The 1975 face potential lawsuit amid same-sex kiss controversy in Malaysia: Here's what you need to know

GLASGOW, SCOTLAND - JULY 09: Matty Healy of The 1975 headlines the third day of the TRNSMT Festival 2023 at Glasgow Green on July 09, 2023 in Glasgow, Scotland. (Photo by Roberto Ricciuti/Redferns)
The 1975's Matty Healy protested Malaysia's anti-LGBTQ laws while performing in the country on Friday — and shared an extended kiss with bandmate Ross MacDonald. The show was ended early and the group has been banned from performing in Malaysia in the future. (Photo: Roberto Ricciuti/Redferns)

The 1975, the British pop-rock band fronted by Matty Healy, is facing a potential class-action lawsuit in the wake of its stage protest against Malaysia's anti-LGBTQ laws on Friday at the Good Vibes Festival in Kuala Lumpur. The band has been banned from performing in the country and there's a police investigation into what happened. Homosexuality is a crime in Malaysia and punishable by up to 20 years in prison and caning.

According to NME, Malaysian attorney Matthew Thomas Philip announced the lawsuit on behalf of Malaysian artists and festival vendors against Healy and his bandmates – Ross MacDonald, George Daniel and Adam Hann over losses incurred by the remainder of the three-day festival being canceled. While international artists who had been booked were paid prior to the event, payment terms differ for local artists. They may not have been paid or received less than they were supposed to.

Thomas Philip called the protest — which saw Healy blasting Malaysia's "f***ing ridiculous" anti-gay laws and sharing a same-sex kiss with bassist Ross MacDonald — a "deliberate reckless act done knowing well [sic] of the consequences... My view is that the 1975 must be held responsible and accountable for the losses suffered by the artists and vendors." As of Tuesday, there were five artists and five vendors who joined the suit, which seeks general damages as well as exemplary and aggravated damages.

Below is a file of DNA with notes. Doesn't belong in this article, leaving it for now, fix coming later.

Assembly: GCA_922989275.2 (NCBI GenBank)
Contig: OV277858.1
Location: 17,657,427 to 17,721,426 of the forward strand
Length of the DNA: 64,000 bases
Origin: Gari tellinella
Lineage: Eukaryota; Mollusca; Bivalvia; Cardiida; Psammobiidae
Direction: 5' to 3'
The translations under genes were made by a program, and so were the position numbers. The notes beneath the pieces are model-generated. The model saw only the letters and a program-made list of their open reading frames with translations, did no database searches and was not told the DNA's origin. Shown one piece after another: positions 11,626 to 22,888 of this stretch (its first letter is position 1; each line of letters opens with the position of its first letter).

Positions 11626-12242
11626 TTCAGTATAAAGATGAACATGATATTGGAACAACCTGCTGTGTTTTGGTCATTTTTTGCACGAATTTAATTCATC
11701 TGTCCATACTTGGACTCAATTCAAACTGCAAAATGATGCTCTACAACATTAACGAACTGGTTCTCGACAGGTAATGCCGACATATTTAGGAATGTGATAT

And other lawsuits could follow. A spokesperson for Future Sound Asia, which organized the festival, said it is "currently exploring legal options." Wan Alman, who runs the company, told Billboard the cancellation led to heavy financial losses this year — and it could limit future concerts in the country going forward.

Healy slammed Malaysia's anti-LGBTQ laws

Healy went off on Malaysia's anti-gay laws on Friday as the band headlined the fest lineup.

"​​I made a mistake," he told the crowd. "When we were booking shows, I wasn't looking into it. I don't see the f***ing point, right? I do not see the point of inviting the 1975 to a country and then telling us who we can have sex with."

"I'm sorry if that offends you, and you're religious and it's part of your f***ing government," Healy continued. "I don't care anymore. If you push, I'm gonna push back."

He called it "f***ing ridiculous to tell people what they can do with that and that," pointing to his groin and mouth. "If you want to invite me here to do a show, you can f*** off. I'll take your money, you can ban me, but I've done this before and it doesn't feel good," said Healy, who previously protest of United Arab Emirates's anti-gay laws by kissing a male fan onstage in Dubai in 2019.

When he finished his remarks, which audience members cheered according to social media videos, MacDonald over to him and they shared a lengthy kiss. After, they continued to perform, but the group's set ended early.

"All right, we just got banned from Kuala Lumpur," Healy said of the abrupt end to the show. "See you later."

As a result of the kiss, the country's Ministry of Communications canceled the remainder of the festival, which was supposed to run all weekend with other acts including the Strokes. In a statement, it said the fest was "canceled following the controversial conduct and remarks made by U.K. artist Matty Healy from the band The 1975."